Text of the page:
The crisis that IBM faces today was barely on the horizon in 1985 when Mr Akers became chief executive. The huge company dominated almost every aspect of business computing and its vast spending on research and development, financed by steady profits from its mainframe business, seemed to guarantee its continued success.
But change came fast to the industry, as feverish competition transformed hardware manufacturing into a commodity business. Power and profitability shifted to nimbler companies that had either established monopolies in key niches - like Intel in semiconductor chips - or mastered the software and service aspects of information technologies, like Microsoft and Apple.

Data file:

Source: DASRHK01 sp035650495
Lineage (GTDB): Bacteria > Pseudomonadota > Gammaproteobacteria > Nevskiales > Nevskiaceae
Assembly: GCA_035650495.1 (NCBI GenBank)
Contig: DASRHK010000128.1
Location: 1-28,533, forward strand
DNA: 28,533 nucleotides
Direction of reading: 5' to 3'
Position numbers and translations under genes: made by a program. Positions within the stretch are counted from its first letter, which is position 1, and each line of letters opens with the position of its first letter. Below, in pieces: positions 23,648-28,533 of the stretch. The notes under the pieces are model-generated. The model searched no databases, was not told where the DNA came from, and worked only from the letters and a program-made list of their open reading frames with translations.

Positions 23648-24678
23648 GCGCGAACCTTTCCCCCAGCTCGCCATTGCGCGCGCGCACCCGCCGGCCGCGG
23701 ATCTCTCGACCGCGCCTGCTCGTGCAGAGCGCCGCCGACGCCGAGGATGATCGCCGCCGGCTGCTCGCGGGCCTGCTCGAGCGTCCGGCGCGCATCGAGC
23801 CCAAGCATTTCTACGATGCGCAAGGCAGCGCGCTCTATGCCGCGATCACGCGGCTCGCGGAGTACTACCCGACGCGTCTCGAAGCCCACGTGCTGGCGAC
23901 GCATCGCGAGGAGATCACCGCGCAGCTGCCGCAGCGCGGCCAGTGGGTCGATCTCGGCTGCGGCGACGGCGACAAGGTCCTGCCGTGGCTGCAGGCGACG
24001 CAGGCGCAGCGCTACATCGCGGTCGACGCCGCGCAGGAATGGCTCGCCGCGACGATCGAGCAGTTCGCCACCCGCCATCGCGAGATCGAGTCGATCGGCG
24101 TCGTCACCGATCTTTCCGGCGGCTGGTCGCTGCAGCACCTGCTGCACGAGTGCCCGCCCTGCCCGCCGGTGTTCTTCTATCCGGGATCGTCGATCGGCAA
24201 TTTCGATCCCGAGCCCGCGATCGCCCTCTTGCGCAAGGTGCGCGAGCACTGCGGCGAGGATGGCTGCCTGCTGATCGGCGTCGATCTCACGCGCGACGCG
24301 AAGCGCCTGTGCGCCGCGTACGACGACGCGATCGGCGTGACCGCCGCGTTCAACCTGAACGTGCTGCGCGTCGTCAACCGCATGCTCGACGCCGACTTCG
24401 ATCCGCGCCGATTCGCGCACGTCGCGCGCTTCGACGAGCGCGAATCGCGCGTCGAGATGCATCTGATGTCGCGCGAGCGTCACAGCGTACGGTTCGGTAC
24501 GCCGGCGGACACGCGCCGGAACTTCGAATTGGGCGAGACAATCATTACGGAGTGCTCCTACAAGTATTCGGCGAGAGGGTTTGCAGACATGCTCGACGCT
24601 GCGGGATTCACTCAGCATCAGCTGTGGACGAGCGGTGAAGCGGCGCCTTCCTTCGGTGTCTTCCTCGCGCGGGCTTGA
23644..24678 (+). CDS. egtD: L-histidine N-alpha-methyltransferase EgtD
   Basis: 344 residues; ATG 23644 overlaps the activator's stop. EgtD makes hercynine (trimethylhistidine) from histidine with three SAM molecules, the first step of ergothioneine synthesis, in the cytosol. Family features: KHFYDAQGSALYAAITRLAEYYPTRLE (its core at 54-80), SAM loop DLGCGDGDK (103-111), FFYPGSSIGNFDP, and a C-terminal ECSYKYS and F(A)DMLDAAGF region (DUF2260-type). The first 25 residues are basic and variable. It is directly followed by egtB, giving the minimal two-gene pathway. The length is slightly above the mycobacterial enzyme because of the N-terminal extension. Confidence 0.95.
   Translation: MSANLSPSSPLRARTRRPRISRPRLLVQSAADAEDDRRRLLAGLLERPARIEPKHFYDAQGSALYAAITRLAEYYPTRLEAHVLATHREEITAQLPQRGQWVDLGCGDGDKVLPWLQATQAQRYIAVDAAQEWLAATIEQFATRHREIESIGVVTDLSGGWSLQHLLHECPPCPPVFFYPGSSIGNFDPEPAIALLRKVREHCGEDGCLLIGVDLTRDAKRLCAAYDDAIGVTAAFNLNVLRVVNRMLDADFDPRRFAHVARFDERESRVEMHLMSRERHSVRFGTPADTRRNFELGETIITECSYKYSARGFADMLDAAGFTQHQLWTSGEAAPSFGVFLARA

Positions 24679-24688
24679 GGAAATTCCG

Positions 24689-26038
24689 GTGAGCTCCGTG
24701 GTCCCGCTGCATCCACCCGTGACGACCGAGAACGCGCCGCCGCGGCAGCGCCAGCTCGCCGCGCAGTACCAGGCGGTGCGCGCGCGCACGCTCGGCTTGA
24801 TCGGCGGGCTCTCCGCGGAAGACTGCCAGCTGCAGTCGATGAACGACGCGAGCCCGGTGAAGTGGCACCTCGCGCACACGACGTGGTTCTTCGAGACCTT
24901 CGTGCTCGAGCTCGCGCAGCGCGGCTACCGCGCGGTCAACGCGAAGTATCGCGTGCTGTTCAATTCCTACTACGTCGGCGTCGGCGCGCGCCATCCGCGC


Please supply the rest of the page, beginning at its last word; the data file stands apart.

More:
Mr Akers, who took office attempting to undo the decentralising efforts of his predecessor, himself started shedding bureaucracy and employees as early as 1987. But sales of mainframes - which still accounted for half IBM's profits as recently as 1990 - collapsed far sooner than anyone predicted, sweeping away the company's financial cushion.
Mr Akers' appeals for market responsiveness and productivity went largely unheeded among managers accustomed to dictating to customers, suppliers and competitors from a position of strength. His decision to break the company into 13 semi-autonomous units seems in hindsight to have been inevitable, and his successor is expected to spin off several divisions as stand-alone firms.
According to Richard Shaffer of Technology Partners, a consulting group: 'IBM almost always has the right idea. It just moves too slowly.'
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